Use A Vocal Booth For Isolation
Probably the biggest reason to get a hold of a vocal booth is isolation. For example, I was reading in EQ Magazine about how the Red Hot Chili Peppers recorded their last album at Rick Rubin's living room. (I'm not sure I would call this “home recording” necessarily”). They wanted this album to have a much more “live” feel some of their other records. They wanted to sound like a band playing as a unit in the room without a dependency on overdubs.
For the singer ,Anthony Kiedis, they brought in one of those portable vocal booths that you always see advertised in the back of recording magazines. Why? Well, because the drummer was about 10 feet away! There would be more drum sound in that microphone than there would be vocal sound even when considering the cardioid pattern of the Shure SM7 microphone.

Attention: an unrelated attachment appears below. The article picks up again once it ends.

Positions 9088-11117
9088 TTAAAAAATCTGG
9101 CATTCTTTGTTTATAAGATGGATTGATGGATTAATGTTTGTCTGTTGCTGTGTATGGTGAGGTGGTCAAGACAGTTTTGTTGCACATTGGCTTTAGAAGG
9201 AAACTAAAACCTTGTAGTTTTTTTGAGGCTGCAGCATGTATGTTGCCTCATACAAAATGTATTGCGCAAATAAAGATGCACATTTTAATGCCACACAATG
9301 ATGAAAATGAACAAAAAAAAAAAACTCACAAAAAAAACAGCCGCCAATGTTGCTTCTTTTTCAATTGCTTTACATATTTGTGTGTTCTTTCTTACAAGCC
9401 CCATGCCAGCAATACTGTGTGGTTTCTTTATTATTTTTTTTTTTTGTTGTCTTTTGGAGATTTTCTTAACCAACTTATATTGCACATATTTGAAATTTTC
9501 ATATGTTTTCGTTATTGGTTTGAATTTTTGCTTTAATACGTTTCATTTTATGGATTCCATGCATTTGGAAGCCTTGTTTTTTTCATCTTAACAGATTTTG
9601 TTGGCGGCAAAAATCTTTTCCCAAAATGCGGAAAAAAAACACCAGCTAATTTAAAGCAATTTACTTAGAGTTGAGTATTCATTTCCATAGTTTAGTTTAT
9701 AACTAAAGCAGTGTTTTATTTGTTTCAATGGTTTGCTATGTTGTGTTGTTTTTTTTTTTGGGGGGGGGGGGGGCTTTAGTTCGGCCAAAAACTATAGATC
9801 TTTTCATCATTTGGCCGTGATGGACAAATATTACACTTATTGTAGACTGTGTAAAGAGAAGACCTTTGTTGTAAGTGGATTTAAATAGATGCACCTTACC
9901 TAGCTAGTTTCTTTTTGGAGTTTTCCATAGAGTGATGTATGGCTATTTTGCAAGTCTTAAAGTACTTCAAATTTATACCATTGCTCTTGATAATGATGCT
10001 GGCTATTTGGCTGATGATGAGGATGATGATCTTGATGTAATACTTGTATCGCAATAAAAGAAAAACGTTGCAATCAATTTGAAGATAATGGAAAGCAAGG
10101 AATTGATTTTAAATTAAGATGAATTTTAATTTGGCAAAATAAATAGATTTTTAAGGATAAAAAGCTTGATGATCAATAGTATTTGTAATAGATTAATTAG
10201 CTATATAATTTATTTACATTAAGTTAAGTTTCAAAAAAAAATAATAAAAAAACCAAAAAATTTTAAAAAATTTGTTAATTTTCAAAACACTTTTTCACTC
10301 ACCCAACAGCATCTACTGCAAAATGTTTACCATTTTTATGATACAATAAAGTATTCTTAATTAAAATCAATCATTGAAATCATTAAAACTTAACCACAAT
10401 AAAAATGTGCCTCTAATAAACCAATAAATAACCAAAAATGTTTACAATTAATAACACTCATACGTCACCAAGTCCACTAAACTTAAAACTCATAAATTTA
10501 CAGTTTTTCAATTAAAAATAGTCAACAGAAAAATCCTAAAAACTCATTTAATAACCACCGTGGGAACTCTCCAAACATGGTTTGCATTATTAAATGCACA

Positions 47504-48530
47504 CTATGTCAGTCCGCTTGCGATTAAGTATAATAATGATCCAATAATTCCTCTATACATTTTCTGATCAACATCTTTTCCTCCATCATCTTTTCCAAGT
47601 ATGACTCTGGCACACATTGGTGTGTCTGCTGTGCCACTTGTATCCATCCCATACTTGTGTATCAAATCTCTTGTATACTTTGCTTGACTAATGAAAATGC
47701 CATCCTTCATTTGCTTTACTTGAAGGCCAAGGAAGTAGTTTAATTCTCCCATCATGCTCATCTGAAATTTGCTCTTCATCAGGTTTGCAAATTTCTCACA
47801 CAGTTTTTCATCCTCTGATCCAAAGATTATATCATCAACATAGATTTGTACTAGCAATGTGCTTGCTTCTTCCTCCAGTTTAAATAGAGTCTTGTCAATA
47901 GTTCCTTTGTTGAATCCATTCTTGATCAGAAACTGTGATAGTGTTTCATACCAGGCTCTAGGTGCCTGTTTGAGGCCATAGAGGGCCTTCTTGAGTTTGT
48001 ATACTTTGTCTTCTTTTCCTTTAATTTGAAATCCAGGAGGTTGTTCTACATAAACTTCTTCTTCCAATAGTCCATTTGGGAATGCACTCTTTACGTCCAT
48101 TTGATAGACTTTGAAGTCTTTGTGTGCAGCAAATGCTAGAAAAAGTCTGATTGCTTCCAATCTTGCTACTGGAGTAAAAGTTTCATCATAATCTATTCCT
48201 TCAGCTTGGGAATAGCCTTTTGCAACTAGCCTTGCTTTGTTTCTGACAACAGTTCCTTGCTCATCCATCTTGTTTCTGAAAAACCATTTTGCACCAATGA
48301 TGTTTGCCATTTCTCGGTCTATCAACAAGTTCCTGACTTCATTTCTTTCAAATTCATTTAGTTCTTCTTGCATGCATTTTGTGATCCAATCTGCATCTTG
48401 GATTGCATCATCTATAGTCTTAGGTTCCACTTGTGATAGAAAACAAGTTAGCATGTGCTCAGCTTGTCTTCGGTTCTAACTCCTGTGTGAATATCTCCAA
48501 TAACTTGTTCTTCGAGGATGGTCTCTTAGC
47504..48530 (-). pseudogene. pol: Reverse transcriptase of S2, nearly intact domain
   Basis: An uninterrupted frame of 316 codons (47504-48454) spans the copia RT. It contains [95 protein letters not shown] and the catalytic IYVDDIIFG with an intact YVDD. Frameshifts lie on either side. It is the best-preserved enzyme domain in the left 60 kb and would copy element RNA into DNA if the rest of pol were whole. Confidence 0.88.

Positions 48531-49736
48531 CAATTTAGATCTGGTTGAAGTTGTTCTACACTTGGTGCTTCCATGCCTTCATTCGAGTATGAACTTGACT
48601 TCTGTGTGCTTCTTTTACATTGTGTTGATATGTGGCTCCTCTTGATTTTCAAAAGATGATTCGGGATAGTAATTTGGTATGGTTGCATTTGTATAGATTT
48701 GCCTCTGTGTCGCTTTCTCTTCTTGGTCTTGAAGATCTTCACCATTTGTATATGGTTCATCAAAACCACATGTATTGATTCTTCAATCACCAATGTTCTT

In order to keep out not only the pounding drums, but also the bass and guitar, they elected to use a vocal booth right there in the middle of the room. This made it easy to keep the live vocal. This also makes it easy to do overdubs. You see, when you record with lots of bleed into your vocal mic (which certainly can be a good thing)and then want to overdub a few words (no bleed, the band already went home) it is sometimes a noticeable change. Using the vocal booth allowed them flexibility.
Of course, if you do not record keeper vocals during drum tracking, this won't help you much. If you are working with singers who require a lot more producing / coaching, the odds of keeping a live take are slim. I've only done one project where I recorded a band live in the studio where we kept all the live vocals. Most singers aren't up to this level.